The Influence of the Korean Hallyu on the Young People of the Mekong Region
The Korean Hallyu is a government-inspired campaign of media production aimed both at promoting exports levels but also at repositioning the country as being at the centre of Asian cultural production. This enhances its soft power. As part of the movement of the country into high income status at a rapid pace, the government has recognized the need to highlight intellectual property creation and advanced services as a means of moving society and economy forward. This has resulted in the wave (Hallyu) of television drama, film, pop music, dance, style and fashion, cosmetics and food which has become so popular in East Asia and further afield. The Hallyu has become particularly prominent in parts of the Mekong region, where it has helped recreate the perception of Korea inspired by its historical role in the Second Indochinese War and as a purveyor of Fordist factory labour with a reputation for strict management. This paper explores the perceptions of the Hallyu among the young people of the region through content analysis of popular media and online sites. The variations in preferences and modes of consumption are explored and related to deeper social and cultural traits in the places investigated. The progress of the Hallyu is also analysed, since there is an inevitable ephemerality in the popular media being used and a need, therefore, constantly to recreate the offerings made and the range of sectors within popular culture being used. This helps shape concluding predictions for the future of the phenomenon.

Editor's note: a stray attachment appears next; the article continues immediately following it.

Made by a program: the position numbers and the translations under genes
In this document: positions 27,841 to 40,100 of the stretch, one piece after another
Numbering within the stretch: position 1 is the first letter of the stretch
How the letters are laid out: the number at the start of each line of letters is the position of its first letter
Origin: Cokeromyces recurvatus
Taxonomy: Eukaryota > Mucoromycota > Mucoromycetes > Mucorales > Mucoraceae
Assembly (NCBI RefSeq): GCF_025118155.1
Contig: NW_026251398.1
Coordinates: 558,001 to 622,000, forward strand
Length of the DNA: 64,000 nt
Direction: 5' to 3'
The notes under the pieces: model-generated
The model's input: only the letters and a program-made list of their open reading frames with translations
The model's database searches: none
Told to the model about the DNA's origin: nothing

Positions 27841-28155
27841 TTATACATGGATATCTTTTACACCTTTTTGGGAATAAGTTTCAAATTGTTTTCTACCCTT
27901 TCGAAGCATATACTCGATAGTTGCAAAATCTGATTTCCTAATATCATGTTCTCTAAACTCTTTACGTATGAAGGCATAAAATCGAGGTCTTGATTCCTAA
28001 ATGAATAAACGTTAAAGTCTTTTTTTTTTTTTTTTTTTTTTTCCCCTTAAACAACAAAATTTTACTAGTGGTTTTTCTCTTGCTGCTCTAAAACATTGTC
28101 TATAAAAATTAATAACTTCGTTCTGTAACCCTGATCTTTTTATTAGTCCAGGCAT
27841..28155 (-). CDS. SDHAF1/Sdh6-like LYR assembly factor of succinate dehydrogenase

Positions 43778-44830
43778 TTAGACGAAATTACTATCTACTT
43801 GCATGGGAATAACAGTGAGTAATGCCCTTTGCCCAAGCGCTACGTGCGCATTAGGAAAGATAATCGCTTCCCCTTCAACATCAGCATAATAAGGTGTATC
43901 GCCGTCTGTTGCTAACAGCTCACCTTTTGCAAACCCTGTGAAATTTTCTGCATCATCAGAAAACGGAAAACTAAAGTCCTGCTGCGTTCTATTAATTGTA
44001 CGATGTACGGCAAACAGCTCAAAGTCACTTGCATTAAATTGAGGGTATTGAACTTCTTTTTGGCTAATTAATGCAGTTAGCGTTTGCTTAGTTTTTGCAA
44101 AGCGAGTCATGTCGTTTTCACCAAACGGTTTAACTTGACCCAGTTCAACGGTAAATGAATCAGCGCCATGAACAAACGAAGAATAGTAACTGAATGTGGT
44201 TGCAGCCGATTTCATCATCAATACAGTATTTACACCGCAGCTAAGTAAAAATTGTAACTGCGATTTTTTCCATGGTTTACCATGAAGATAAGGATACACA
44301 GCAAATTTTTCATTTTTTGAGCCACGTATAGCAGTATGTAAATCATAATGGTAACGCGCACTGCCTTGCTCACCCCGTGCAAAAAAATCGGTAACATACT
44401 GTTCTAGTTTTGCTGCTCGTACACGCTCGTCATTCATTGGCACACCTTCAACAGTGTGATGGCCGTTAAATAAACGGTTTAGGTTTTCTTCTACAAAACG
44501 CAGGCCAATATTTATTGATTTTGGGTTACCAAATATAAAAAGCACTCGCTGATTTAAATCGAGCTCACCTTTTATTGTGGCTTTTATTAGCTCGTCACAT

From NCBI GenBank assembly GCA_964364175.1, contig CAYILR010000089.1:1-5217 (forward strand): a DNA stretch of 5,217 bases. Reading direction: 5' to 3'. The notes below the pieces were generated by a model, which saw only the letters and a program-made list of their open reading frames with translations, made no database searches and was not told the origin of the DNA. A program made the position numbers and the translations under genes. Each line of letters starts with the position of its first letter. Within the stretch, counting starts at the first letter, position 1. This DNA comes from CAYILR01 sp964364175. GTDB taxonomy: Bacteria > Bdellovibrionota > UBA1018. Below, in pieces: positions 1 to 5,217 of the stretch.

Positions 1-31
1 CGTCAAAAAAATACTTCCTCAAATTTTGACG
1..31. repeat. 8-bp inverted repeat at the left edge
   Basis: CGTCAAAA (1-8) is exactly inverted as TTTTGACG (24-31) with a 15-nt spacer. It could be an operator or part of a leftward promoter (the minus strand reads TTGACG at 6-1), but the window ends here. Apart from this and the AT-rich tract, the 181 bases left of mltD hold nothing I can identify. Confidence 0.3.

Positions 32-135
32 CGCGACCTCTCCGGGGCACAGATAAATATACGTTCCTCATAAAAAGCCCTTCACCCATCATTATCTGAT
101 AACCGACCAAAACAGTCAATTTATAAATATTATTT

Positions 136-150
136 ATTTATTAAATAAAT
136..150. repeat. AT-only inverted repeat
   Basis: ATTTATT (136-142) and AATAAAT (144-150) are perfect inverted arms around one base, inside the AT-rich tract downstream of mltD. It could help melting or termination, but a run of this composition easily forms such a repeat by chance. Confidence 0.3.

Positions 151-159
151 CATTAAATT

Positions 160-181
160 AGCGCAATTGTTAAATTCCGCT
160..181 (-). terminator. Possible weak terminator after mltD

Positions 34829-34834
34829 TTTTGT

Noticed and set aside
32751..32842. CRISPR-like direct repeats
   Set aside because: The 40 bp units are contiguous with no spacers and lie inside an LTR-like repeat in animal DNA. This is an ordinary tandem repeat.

Dr. Lavanchawee Sujarittanonta, I-Shou University, Taiwan
This is an abstract of another paper to be presented at the International Workshop on Korean Trade and Investment in the Mekong Region.